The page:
Forum boycotts aren't the answer
Today and tomorrow will see US President Joe Biden host meetings with the leaders of Asean. Eight out of 10 leaders of the bloc's member countries will be there, including Prime Minister Prayut Chan-o-cha of Thailand and President Joko Widodo of Indonesia.
The two nations will be playing important roles as chairs of the annual G20 and Apec meetings later this year. Indonesia will first host the G20 meeting at the end of October, followed by Thailand hosting the Apec summit in mid-November.
Gen Prayut and Mr Widodo must use the opportunity of this trip to make their case strongly. The US must not lead a boycott of the G20 or Apec.
The agendas for both meetings were originally quite similar -- both host nations wanted direct discussions aimed at finding a pathway toward post-Covid economic recovery.
However, the Russian invasion of Ukraine has put a very large spanner in the works. Not only is Covid not yet a thing of the past, but the Ukraine conflict has thrown the meetings into disarray. The elephant in the room is: Will the Western leaders attend the meetings alongside Russian President Vladimir Putin?
The answer must be "yes", though the most recent signals disappointingly point to a "no".
Most notably, US Treasury Secretary Janet Yellen has stated that the US would not attend if Mr Putin were present. Indeed, in a recent meeting of G20 finance ministers in Washington, Ms Yellen and other finance ministers from Western countries staged a walk-out when it was the turn of the Russian finance minister to speak. The politics may be understandable but these gestures cannot be helpful to the improvement of the world's economy (the main task of any finance minister) or, indeed, to the restoration of world peace.
We are seeing an increasing breakdown in frictionless international trade, as well as a genuine slide into global stagnation. These are issues that finance ministers are expected to address.
Indeed, given the potential risk of serious escalation, I think it is the responsibility of all nations to engage and leave the door open for a diplomatic solution, however remote.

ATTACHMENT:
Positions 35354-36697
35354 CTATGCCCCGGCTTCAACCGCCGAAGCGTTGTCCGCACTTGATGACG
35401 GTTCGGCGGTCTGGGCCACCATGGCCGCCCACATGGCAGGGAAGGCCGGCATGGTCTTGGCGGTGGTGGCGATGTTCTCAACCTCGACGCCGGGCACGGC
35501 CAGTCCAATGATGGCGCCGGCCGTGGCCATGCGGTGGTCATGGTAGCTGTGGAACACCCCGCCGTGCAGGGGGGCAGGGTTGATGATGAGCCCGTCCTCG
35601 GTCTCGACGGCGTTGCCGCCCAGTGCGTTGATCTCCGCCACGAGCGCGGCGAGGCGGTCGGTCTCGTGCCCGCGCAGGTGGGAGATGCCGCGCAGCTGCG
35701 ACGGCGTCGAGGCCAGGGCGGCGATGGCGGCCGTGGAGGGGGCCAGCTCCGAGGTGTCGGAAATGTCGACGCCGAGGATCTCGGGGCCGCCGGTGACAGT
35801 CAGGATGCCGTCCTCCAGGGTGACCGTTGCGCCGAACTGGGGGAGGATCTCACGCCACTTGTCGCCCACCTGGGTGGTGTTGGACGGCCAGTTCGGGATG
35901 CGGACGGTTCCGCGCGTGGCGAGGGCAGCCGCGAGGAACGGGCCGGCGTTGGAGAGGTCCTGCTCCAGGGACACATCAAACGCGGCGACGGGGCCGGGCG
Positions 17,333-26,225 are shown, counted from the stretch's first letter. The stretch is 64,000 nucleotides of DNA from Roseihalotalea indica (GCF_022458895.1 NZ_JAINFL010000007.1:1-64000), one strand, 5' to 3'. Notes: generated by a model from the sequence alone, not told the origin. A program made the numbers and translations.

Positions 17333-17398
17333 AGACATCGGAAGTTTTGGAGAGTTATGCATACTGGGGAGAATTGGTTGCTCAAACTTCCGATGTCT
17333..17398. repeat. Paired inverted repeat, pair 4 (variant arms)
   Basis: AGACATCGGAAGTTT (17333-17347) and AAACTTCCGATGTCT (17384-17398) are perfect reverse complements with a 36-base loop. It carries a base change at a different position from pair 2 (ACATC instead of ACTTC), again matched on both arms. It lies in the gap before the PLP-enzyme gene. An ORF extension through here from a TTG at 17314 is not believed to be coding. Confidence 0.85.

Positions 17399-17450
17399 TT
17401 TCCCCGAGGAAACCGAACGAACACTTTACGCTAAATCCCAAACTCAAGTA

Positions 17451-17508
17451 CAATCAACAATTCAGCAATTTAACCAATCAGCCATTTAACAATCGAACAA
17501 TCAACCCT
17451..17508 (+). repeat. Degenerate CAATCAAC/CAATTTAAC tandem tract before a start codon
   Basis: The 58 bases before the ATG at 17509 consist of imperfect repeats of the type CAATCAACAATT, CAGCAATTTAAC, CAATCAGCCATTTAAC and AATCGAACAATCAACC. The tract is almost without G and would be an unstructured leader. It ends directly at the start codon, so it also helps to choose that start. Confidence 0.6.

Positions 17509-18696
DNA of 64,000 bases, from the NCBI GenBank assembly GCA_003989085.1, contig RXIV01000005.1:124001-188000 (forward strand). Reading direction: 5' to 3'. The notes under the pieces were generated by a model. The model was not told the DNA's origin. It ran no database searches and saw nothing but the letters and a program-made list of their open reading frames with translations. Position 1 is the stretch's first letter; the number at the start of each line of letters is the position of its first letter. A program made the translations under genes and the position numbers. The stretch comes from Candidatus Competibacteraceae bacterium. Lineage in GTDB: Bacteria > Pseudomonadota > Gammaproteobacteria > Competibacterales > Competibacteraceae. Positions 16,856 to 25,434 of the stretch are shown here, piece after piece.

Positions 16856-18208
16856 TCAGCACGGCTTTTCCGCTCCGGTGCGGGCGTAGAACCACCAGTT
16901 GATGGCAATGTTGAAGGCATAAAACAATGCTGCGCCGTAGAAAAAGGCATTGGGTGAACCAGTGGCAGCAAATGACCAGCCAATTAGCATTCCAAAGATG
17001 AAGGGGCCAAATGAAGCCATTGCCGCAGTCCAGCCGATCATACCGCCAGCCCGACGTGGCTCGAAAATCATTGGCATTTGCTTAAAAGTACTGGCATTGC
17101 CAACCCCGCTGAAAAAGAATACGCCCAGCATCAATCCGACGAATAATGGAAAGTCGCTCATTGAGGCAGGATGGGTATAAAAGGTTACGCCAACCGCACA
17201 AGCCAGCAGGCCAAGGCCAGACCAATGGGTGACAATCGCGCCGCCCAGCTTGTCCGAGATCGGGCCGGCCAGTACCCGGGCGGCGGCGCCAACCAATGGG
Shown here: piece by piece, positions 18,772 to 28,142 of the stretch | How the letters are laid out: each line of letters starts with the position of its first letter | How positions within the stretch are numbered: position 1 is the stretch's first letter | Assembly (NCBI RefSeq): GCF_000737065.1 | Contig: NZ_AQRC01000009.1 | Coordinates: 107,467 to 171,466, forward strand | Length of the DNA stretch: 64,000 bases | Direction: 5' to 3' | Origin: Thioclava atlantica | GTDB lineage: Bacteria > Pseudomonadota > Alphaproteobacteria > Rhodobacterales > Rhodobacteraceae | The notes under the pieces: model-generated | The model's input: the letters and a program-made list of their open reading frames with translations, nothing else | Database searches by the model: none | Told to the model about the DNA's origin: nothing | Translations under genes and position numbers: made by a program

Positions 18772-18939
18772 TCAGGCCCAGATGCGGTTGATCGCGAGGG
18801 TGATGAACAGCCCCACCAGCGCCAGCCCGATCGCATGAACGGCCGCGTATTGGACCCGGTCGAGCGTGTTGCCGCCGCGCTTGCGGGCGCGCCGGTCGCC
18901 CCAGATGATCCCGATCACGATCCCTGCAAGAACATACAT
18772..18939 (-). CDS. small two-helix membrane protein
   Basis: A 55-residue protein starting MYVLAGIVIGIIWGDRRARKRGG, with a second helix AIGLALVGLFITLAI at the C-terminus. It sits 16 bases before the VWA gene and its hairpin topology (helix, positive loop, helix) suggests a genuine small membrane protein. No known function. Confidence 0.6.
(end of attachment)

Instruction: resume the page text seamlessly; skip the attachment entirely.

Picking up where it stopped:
The two Asean hosts will have to work hard to keep the meetings alive. All options need to be explored. Can the meetings go ahead by avoiding joint public appearances between Western leaders and Mr Putin? Or can the Russians be content to send senior representatives in place of their president? The rest of the world wants to see dialogue, not posturing that adds to the already high level of tension.
The West must also realise that their narrative is not necessarily considered to be received wisdom in Asia. Their boycott and disengagement would leave a void that would be filled by alternative views that could further reduce the West's influence in this region. Asians are likely to see the absence of the West as a lack of respect to the region.
Indeed, G20 and Apec meetings should not just be forums for like-minded leaders to get together.
Indeed, even for Ukraine, fighting an existential war rightly never precluded its attempts to negotiate. Russia and Ukraine were in talks from the outset and Ukraine's President Volodymyr Zelensky has made it clear that he wants to talk with Mr Putin.
If Mr Zelensky is prepared to sit down with Mr Putin, what justifies the leaders of the Western states in avoiding doing so? We should not expect or desire handshakes or smiles, but an unwillingness to talk will not be helpful. Frankly, this unwillingness appears ridiculous when one considers that Europe is still happily paying for Russian gas.
Aggression must be met strongly. However, an unwillingness to engage will not lead to a greater chance of a peace, even if such meetings do not necessarily lead to a quick end of the war.
What we all should want to see is a negotiated settlement. Hopefully that would be one that reflects the sovereign rights of the people of Ukraine, and one that does not reward Russia in any way for its transgression of international law.
However, here we need to be realistic. Even the West has clear limits on its level of sacrifice in its desire to thwart Russia. This begs the following question: What is the realistic best-case outcome of this conflict?
One must hope it is an outcome that would not only ensure the sanctity of the borders of Ukraine, but also guarantee long-term security for its people. The rest of us have a duty to "give peace a chance" by engaging in dialogue, even if it ends up, for now, with an agreement to continue to disagree.
To this end, the leaders of Indonesia and Thailand have an historic responsibility to make the upcoming leaders' meetings count. Given the tenuous state of the world today, absences would be a waste of an opportunity for leaders to confront, challenge and debate issues that threaten the peace and prosperity of the whole world.
We abhor Russia's preemptive aggression and our hearts reach out to the suffering of the Ukrainian people. It is in this context that we hope the leaders of the world will approach every opportunity to find a peaceful solution.
Korn Chatikavanij, former finance minister, is leader of the Kla Party.
- foreign affairs